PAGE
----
The ionic contribution, ε0, is due to the (picosecond) response of lattice vibrations (phonon modes); it is proportional to the polarity of the chemical bonds and the softness of the vibrations. The high frequency dielectric constant (ε), which is also called the optical dielectric constant, is found to be isotropic because of the cubic nature of each of the five systems examined. Its value is around 6.5 for Cs2AgRhCl6, which is also the zero-frequency limit of ε1(ω). This is the smallest across the series; of course, this is compared to the ε values of 6.5, 6.5, 7.7, and 6.7 calculated for Rb2AgRhCl6, K2AgRhCl6, Na2AgRhCl6 and Li2AgRhCl6, respectively. The size of the k-mesh has a very marginal effect on the zero-frequency limit of of ε1(ω) (viz. Figure 4A vs. Figure 4C), regardless of the nature of the cell type used (Figure 4 vs. Figure S5). As noted above, the unusual trend in value of ε for Na2AgRhCl6 may be a consequence of the plane wave basis set or the spin-polarized setting. The former could be corrected if the p-type semi-core states were to be treated as valence states, among other cut-off settings.

The ε value of 6.5 found for Cs2AgRhCl6 is comparable to that reported for other absorbing materials (Wilson et al., 2019), e.g., CdTe (ε = 7.1), MAPbI3 = 6.0), MAPbBr3 = 5.2), MAPbCl3 = 4.2) and CsPbI3 = 5.3). It is well-known that ε is computationally sensitivity to the choice of electronic structure Hamiltonian and the level of geometry optimization; ε values between 4.0 and 7.1 have been reported for the same material (MAPbI3), and experimentally determined to lie between 4.0 and 6.5 (Wilson et al., 2019). The experimental variability in ε is either due to surface effects (Leguy et al., 2016a), or the assumptions taken in data processing (Hirasawa et al., 1994), or indeed other factors (Wilson et al., 2019). Using spectrospic ellipsometry methods, the optical dielectric constant was reported to be 4.8–5.1 near the absorption edge of CH3NH3PbBr3 organic-inorganic hybrid perovskite thin films, correspinding to a bandgap of 2.3 eV (Alias et al., 2016).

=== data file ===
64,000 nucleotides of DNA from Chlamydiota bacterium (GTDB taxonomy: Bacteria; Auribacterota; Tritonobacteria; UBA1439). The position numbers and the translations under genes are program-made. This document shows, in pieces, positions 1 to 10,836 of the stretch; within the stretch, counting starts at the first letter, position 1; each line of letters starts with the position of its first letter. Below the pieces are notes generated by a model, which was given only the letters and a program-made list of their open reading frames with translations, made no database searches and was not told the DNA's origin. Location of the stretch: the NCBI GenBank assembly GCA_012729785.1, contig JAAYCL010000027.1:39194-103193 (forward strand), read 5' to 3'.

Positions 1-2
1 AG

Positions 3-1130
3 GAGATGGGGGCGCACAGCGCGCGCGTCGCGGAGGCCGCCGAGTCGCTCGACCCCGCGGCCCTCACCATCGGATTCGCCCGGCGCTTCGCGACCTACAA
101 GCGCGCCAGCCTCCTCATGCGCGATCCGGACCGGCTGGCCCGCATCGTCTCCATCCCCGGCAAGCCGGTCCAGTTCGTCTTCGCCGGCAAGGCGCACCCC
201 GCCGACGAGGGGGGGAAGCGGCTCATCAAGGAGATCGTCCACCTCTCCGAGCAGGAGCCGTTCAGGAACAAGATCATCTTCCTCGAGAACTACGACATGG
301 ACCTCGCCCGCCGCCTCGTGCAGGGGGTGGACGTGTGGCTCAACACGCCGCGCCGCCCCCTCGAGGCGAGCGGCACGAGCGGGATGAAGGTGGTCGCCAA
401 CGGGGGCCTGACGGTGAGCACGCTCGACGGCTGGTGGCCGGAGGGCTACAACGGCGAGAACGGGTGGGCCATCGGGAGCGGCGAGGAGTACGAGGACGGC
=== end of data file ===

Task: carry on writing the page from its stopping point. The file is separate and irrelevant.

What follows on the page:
The maximum of ε1(ω) is approximately 13.0 for Cs2AgRhCl6. It shows up in the region between 0 and 4.5 eV. This becomes 13.7, 14.1, 15.5, and 14.3 for Rb2AgRhCl6, K2AgRhCl6, Na2AgRhCl6 and Li2AgRhCl6, respectively. The first corresponds to a photon energy of 2.0 eV, whereas those for others correspond to an energy around 2.0 eV. The use of smaller k-grid has some effect on the height of the peak, but not on the position of its occurrence (Figure 4A vs. Figure 4C). These results suggest that decreasing the size of the alkali metal ion in the lattice increases the high frequency response behavior, but the nature of the transitions involved between the VBM and CBM is of similar character.